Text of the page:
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Visually, Taverne Gaspar attempts to blend the pub or tavern look with elements of the old Montreal building it is located in – a nice long wooden bar with wooden seats, leather banquettes and chairs, tile flooring and roofing, low lighting with the exception of the christmas lights set up along the center of the room. That choice along with the use of dark tones elsewhere to put emphasis on the old stone walls creates a very relaxed old world kind of feel. The night we were there the entire street actually lost power so at one point for a bit, the lighting was almost completely candlelight so that intimate feel was cranked up further! Thankfully the lost power didn’t affect our meal…

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Now, as for the food, the menu is definitely gastropub fare with touches of more local influences. As a group of 3, we each picked something different in order to try as much as we could. First up, a classic onion soup – a hardy and meaty broth with good quantity of onions nicely caramelized topped with gooey cheese and a crouton. Well very executed and enjoyable.

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I also had some fresh oysters because I’m a sucker of oysters so if they’re on the menu, it’s hard for me to resist. Paired with a nice mignonette, there were great.

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Next, we had the lobster sliders with house chips. Firstly, when the menu says sliders, we would have expected more than one but no… just one. Thankfully it was pretty flavourful although I would have prefer more lobster versus mayo. The house chips were nicely seasoned with a good crunch. The salad felt like it was there to make the dish seem larger. A solid dish flavour-wise but disappointing in terms of portion – especially when this was a dish where they charged extra for it within the table d’hôte.

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The last starter was their beef poutine with cheese curds and cipollini sauce. In my eyes, this was the best of the bunch. The beef was rich and fall apart in texture and in combination with the cipollini sauce, gave the poutine a much hefty feel than your standard poutine. Add solid fries and the correct cheese curds – melt just a bit but still keep its texture and squeak – and we have a great starter.

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Moving on the mains, the first one was their beef bourguignon. Once again great texture to the beef – chewy but fall apart. Carrots and potatoes cooked nicely as well but that reduced sauce was really the key here. Brought everything together and really made the dish nice and hearty – exactly what one seeks in a beef bourguignon.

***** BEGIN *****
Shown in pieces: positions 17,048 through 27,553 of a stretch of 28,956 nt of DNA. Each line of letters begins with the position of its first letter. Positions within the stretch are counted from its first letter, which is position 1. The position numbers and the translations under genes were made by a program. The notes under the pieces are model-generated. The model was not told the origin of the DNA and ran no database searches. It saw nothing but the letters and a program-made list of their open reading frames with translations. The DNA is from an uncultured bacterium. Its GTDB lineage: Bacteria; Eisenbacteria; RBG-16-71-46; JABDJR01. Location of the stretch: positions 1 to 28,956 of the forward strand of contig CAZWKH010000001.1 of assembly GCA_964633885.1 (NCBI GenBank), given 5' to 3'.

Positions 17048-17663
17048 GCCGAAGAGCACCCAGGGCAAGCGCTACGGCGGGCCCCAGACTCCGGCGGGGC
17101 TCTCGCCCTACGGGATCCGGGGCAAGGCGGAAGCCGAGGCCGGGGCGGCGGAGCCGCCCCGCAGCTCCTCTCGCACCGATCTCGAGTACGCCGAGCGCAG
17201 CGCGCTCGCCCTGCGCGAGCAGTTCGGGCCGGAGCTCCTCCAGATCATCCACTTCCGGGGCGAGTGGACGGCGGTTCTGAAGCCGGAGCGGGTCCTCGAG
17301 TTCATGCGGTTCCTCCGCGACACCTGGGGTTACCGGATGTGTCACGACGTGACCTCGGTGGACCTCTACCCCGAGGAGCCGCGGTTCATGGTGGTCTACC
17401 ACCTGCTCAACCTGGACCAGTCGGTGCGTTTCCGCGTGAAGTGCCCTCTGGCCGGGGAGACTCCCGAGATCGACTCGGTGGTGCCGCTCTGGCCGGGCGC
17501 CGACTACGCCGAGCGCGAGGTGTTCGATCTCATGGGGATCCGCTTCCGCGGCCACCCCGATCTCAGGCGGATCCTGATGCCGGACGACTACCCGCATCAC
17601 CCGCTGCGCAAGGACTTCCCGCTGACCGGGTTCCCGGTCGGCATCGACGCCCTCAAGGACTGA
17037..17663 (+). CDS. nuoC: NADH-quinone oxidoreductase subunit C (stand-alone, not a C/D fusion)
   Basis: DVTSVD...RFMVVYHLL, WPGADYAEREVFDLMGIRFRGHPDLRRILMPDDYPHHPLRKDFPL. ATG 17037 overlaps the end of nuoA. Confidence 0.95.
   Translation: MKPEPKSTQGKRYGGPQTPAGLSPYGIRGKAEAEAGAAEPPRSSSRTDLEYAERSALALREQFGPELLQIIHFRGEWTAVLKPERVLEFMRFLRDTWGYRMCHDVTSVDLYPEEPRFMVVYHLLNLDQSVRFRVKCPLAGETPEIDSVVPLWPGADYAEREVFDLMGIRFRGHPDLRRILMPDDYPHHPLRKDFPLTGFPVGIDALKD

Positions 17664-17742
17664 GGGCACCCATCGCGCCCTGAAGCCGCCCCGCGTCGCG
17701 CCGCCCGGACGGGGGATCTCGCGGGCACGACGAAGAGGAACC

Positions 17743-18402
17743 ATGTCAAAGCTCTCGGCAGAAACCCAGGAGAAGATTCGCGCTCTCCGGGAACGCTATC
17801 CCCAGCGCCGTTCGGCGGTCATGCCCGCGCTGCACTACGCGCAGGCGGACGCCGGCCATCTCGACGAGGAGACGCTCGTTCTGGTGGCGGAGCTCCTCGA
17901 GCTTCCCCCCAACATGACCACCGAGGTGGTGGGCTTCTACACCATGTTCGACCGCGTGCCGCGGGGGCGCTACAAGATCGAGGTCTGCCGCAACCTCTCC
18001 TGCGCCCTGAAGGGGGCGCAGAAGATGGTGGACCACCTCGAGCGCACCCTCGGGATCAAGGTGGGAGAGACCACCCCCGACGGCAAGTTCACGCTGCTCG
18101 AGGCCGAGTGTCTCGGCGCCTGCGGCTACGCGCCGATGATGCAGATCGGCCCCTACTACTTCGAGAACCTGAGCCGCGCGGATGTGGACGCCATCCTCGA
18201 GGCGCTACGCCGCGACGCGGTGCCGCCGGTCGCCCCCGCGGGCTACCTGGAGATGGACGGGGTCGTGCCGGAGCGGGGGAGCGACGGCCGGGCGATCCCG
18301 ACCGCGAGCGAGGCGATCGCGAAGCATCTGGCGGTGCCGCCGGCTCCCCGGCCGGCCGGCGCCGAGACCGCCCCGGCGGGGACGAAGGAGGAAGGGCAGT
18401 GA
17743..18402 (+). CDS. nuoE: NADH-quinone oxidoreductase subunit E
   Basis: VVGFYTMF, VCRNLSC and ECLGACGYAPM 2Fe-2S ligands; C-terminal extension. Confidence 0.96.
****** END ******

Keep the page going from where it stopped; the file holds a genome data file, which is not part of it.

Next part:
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Next was the mac n’cheese with cheddar and smoked lardons. Baked off nicely in a onion soup dish, the cheddar brought some sharpness to the creamy gooeyness that is mac n’cheese and of course the fattiness of the lardons was well appreciated. A solid dish.

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The last main was the Gaspar BBQ burger with their house fries – another dish where they charged extra for but thankfully in this case it was worth it. Portion-wise this was by far the biggest and enjoyable across the board. More of the house fries plus a side of coleslaw to go with the burger. The beef patty was cooked perfectly topped with some melted cheese, bacon and slaw. A little spicy mayo was provided to go with the fries as well. Another solid dish to round off the second course.

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Finally, we had the desserts. The table d’hôte provided two options – chantilly brownies and a bumble berry cheesecake. The brownies were decadent and very chocolatey. The chantilly cream provided a nice counterbalance to that. The cheesecake was nice as well – the right level of creaminess without being too rich. Solid way to end our meal.

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Overall, Taverne Gaspar was a solid and well executed meal pretty much across the board. I’m not a big fan of how they charge extra on certain dishes within the table d’hote especially when they are some of the more appealing options there but I suppose it was just up to us to not order them. I like the vibe of the setting and the quality of the food on the menu. If one is seeking a worthwhile gastropub in Old Montreal, Gaspar is worth your consideration.

Cheers!

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Taverne Gaspar
89 Rue de la Commune Est
514 392 1649

Taverne Gaspar on Urbanspoon

Chez L’Épicier

16 Nov

For my final MTL a Table dinner, I went back to the Old Port to another longstanding member of my “need to try” list – Laurent Godbout’s Chez L’Épicier. About to open a sister restaurant down in Palm Beach, Chez L’Épicier has been a highly regarded restaurant in Old Montreal since its opening. A friend of mine continues to states that one of the best meals of his life has been here. Talk like that has made my visit long overdue. Hype level was high which can be scary when dealing with restaurants. There is nothing worse than overly heighten expectations setting you up for a disappointing experience. In these instances, you just need to go in and have faith that the restaurant can shine through with excellent dishes and a fine touch.

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Pre-starters, we were greeted with a cocktail of maple syrup and apple cider as well as an olive and goat cheese macaron amuse-bouche. Loved the combination in the cocktail – the acidic nature of the cider dull by the maple syrup while keeping the sweetness level strong. The macaron was a interesting idea – I had never had an non-sweet macaron before. My hatred of olives had me skeptical however the use of the creamy goat cheese eased that olive taste which I despite. Very nice level of technique.